Finding my voice: why I’m thinking about writing more
It’s been 18 months since I decided to go freelance. By all the usual measures of success — managing to feed myself, having some sleep, still seeing people I care about, not completely ruining my reputation — I have done OK, I reckon.
One of the things that I wanted to do and thought I would be doing more of, however, hasn’t happened at all since day one. And that’s writing outside the confines of paid work; expressing myself independently and exposing myself to challenge. I thought I would be writing about my experiences, discussing ideas and communicating my opinions on things.
So, this page is the start of doing something about it… and writing about my intention to write feels as safe a starting point as any other.
I am increasingly aware that I have a lot of thoughts and opinions on all sorts of things, mostly about my field of work and the sectors in which I tend to operate (voluntary, third, civil, public). I also have ideas and suggestions for what we could all be exploring together. To date, I haven’t perhaps had the confidence to commit all of this to ‘paper’ though as that feels concrete and immovable. It would feel like a permanent assertion of where I’m at and, I suppose, who I am as a person. I have a natural tendency to favour conversation about these things as it facilitates fluidity and allows me to shift my position (ad infinitum) and absorb others’ perspectives.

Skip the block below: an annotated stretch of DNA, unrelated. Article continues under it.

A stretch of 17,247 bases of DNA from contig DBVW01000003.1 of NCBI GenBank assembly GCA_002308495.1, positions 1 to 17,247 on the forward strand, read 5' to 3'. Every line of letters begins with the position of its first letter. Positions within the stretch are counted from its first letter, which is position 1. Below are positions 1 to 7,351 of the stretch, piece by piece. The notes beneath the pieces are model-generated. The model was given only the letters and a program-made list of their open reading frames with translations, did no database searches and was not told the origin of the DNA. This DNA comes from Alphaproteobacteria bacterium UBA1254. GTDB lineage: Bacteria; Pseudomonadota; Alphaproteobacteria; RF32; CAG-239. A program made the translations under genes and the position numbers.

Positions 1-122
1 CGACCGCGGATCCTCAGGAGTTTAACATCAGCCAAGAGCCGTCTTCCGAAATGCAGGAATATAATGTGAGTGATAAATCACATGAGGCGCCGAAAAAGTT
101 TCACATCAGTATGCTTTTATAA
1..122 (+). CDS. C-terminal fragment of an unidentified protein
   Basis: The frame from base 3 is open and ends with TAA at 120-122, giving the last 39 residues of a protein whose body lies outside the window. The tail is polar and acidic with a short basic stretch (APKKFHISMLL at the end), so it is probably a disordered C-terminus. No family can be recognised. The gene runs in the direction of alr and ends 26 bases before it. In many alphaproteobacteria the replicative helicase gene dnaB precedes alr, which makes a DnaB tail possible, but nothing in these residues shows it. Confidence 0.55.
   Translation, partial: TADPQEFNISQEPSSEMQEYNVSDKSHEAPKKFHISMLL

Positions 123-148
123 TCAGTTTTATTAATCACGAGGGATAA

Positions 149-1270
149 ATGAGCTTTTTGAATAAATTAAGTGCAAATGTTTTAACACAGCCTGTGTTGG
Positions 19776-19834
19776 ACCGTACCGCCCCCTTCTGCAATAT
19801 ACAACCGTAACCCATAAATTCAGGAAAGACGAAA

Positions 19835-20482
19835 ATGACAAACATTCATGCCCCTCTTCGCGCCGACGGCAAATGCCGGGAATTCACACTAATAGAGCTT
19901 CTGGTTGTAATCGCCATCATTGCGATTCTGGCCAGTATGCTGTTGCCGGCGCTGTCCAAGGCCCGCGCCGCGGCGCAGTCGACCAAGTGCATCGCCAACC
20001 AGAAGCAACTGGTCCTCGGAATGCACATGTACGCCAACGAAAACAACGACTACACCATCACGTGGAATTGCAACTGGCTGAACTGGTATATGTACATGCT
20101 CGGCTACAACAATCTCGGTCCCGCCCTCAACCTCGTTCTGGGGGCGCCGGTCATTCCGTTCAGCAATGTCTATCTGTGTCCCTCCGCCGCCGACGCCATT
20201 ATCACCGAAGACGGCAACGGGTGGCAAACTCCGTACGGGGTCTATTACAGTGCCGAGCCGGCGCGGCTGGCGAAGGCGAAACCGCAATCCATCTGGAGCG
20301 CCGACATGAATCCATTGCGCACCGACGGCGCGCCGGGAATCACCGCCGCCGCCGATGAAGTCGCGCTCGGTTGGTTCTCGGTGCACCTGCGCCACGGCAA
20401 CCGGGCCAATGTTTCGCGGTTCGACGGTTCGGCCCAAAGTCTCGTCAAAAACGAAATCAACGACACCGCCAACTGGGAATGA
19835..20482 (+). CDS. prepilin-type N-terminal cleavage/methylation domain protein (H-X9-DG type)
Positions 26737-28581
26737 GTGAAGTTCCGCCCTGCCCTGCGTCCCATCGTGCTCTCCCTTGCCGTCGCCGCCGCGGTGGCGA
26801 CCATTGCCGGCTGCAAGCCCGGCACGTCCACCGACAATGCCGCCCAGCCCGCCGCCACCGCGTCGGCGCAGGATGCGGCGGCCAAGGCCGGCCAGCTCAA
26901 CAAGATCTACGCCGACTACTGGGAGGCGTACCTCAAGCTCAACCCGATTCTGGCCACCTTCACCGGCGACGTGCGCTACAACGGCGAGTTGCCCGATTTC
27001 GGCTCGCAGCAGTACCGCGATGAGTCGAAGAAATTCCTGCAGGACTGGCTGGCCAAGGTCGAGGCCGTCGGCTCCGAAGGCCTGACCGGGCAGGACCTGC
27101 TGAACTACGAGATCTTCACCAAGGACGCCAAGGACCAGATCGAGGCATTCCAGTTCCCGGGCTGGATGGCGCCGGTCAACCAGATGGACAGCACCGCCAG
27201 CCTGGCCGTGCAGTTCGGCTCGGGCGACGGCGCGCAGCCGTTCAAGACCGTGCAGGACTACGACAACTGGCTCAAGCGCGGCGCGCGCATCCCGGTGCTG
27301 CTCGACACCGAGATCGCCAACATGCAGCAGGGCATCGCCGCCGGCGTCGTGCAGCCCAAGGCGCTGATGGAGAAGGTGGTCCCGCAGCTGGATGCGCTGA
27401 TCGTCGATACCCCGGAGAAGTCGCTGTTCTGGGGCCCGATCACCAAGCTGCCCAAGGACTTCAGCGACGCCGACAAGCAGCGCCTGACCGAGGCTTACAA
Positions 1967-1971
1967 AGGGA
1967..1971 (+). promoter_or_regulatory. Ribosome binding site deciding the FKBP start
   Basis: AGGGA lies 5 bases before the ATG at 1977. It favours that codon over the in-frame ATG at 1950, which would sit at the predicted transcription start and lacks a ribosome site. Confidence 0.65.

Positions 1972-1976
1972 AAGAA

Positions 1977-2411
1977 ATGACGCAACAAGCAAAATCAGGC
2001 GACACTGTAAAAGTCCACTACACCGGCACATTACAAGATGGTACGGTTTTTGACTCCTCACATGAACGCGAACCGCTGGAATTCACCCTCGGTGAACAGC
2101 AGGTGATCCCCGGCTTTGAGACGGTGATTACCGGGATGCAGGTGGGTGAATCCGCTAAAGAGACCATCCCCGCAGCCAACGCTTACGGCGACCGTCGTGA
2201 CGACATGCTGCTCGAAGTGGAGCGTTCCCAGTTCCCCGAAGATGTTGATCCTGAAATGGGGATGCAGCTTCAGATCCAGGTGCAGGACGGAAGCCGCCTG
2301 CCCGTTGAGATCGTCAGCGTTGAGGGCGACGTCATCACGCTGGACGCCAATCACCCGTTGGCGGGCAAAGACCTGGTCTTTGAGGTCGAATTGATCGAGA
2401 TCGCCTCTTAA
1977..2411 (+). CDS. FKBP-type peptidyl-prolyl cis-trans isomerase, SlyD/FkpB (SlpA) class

So, what’s changed? Nothing major really, although a few specific things do spring to mind:
- 2020 (and all it continues to entail) really does feel like a time to reassess things, both personally and as communities, and figure out collective ways to do things better;
- Having thoughts, opinions and ideas without expressing them is beginning to occupy my brain a little too much, resulting in a bit of exhaustion and reduced capacity for other things;
- I have read a few books recently (particularly these and this) that really inspired me, in terms of the subject matter, as well as the humility and openness of the writing style;
- Listening to Jara Dean-Coffey, Founder and Director of the Equitable Evaluation Initiative, ask us all “do you want to bring yourself into the work?” at this event from NPC. I think my answer is “yes”.
And that’s pretty much the rationale. I appreciate that the internet isn’t in short supply of words, so I’m hoping not to clutter things up too much.
Here are some developing principles for any writing I plan to do…
- Promote and welcome challenge
- Assert a position if I (currently) have one but express my uncertainty about it too
- Pose questions
- Invite collaboration on any ideas
Whether this all actually happens beyond this page is another thing entirely, of course…